Not bad for a guy who was playing hurt.

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Philadelphia Eagles WR DeSean Jackson apologizes for anti-Semitic post

Philadelphia Eagles WR DeSean Jackson apologizes for anti-Semitic post

PHILADELPHIA (AP) -- Philadelphia Eagles wide receiver DeSean Jackson has apologized after backlash for sharing anti-Semitic posts on social media over the weekend.

"My post was definitely not intended for anybody of any race to feel any type of way, especially the Jewish community," Jackson said in a video he posted on Instagram on Tuesday. "I post things on my story all the time, and just probably never should have posted anything Hitler did, because Hitler was a bad person, and I know that."

The team issued the following statement: "We have spoken with DeSean Jackson about his social media posts. Regardless of his intentions, the messages he shared were offensive, harmful, and absolutely appalling. They have no place in our society, and are not condoned or supported in any way by the organization. We are disappointed and we reiterated to DeSean the importance of not only apologizing but also using his platform to take action to promote unity, equality, and respect. We are continuing to evaluate the circumstances and are committed to continuing to have productive and meaningful conversations with DeSean, as well as all of our players and staff, in order to educate, learn, and grow."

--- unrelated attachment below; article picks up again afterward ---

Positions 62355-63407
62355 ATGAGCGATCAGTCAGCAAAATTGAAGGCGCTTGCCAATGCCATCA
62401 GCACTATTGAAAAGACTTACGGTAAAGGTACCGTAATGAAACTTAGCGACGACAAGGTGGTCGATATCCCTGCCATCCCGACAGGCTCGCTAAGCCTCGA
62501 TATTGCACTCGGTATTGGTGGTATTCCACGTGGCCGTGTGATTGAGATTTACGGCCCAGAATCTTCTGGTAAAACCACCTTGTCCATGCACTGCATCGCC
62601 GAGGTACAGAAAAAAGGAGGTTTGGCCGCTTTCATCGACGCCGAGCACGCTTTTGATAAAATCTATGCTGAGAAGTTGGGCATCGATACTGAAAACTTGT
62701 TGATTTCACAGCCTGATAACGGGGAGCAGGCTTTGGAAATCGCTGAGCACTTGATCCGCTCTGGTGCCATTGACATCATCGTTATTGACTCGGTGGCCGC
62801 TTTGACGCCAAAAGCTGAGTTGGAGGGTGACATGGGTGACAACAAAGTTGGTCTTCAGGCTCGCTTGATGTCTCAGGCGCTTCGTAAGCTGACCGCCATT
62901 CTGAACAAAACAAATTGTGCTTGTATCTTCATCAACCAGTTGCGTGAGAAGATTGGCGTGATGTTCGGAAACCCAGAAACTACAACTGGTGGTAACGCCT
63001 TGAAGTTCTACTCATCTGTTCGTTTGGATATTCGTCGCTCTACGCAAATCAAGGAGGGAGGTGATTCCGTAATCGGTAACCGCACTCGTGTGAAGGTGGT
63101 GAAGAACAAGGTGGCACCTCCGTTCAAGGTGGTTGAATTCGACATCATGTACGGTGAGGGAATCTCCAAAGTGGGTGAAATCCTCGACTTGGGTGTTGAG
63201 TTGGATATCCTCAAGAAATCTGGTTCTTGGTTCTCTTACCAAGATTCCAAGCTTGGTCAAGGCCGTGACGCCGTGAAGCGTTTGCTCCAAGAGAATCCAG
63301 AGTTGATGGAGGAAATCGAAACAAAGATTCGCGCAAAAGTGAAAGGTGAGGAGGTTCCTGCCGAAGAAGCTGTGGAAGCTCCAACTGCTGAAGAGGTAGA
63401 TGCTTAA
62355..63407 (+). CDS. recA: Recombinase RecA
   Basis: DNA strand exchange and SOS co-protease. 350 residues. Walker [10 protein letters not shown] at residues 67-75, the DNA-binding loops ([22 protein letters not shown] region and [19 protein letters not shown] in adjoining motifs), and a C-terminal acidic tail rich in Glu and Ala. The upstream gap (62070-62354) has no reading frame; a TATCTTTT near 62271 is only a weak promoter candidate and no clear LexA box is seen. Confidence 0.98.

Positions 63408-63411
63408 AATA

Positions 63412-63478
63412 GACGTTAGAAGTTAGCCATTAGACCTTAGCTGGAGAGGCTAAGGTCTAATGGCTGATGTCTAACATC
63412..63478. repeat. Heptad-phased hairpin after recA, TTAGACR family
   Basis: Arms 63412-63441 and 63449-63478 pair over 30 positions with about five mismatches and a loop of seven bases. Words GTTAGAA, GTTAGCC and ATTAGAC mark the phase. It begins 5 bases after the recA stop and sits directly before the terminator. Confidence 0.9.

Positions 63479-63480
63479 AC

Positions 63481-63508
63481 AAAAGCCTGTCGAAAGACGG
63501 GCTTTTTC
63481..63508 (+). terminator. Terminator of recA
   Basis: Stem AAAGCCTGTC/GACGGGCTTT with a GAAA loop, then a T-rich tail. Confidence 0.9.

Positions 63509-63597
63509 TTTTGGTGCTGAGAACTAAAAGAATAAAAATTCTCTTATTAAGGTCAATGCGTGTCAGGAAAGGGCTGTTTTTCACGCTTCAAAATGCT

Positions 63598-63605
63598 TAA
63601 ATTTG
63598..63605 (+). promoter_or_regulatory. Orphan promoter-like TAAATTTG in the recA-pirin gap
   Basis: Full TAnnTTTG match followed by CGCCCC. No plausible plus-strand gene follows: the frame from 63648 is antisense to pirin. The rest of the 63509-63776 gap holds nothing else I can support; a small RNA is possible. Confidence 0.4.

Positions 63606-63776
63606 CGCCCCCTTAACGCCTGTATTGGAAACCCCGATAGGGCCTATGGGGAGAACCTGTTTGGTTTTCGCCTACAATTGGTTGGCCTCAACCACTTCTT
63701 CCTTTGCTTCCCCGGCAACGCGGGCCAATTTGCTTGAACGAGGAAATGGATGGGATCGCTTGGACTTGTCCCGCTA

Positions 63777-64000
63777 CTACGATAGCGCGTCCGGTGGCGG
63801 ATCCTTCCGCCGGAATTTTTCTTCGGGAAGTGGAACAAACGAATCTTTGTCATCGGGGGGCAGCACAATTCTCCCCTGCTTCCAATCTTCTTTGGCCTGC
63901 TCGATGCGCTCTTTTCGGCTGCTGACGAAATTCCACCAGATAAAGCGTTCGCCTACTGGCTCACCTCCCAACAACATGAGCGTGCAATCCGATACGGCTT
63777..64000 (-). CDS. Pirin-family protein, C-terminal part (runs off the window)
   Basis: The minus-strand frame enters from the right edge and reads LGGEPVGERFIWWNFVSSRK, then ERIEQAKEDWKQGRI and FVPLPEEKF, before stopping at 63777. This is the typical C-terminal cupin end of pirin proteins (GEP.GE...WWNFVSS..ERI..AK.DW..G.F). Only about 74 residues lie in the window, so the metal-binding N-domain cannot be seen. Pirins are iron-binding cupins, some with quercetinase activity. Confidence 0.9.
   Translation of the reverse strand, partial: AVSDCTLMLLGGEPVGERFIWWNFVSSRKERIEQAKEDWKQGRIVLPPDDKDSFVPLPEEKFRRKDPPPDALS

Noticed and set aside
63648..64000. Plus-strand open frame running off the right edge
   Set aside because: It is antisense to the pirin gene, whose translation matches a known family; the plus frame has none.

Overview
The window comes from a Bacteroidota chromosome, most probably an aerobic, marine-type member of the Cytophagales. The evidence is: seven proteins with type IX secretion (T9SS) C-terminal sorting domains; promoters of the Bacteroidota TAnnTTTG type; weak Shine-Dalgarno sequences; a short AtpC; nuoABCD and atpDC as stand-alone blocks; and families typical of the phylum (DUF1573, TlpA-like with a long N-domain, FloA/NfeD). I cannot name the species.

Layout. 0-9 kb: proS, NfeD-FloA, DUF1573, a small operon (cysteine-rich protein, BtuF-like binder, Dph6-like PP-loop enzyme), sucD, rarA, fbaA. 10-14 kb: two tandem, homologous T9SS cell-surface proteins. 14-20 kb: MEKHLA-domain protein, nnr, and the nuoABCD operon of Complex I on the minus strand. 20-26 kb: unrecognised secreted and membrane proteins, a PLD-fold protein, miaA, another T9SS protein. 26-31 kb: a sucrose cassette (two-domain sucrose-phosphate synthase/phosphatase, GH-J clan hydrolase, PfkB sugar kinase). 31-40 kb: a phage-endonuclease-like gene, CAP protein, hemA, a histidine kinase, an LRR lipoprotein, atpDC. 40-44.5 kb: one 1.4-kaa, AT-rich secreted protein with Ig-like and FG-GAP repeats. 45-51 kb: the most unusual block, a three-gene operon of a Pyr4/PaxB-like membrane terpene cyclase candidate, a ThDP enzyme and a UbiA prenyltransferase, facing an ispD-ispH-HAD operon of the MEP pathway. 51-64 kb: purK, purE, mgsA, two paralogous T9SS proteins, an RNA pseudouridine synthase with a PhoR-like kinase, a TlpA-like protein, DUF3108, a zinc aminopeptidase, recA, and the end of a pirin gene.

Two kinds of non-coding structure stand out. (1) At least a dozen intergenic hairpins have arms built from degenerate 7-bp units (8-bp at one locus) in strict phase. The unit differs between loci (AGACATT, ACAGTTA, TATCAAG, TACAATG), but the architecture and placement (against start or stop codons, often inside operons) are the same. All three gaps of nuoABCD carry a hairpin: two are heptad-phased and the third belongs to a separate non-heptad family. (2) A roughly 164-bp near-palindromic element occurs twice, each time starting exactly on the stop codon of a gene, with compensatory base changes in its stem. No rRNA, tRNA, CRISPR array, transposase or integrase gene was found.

The NFL also issued a statement, saying: "DeSean's comments were highly inappropriate, offensive and divisive and stand in stark contrast to the NFL's values of respect, equality and inclusion. We have been in contact with the team which is addressing the matter with DeSean."

Jackson, a three-time Pro Bowl pick, is in his second stint in Philadelphia, returning last season to the team that drafted him in the second round of the 2008 draft.

Former Eagles president Joe Banner criticized Jackson on Twitter. Banner wrote: "If a white player said anything about (African-Americans) as outrageous as what Desean Jackson said about Jews tonight there would at least be a serious conversation about cutting him and a need for a team meeting to discuss. Which would be totally appropriate. Absolutely indefensible."

Banner, who also worked for Cleveland and Atlanta, later shared an anti-Palestinian tweet with the hashtag "Palestinianprivilege getting away with murder."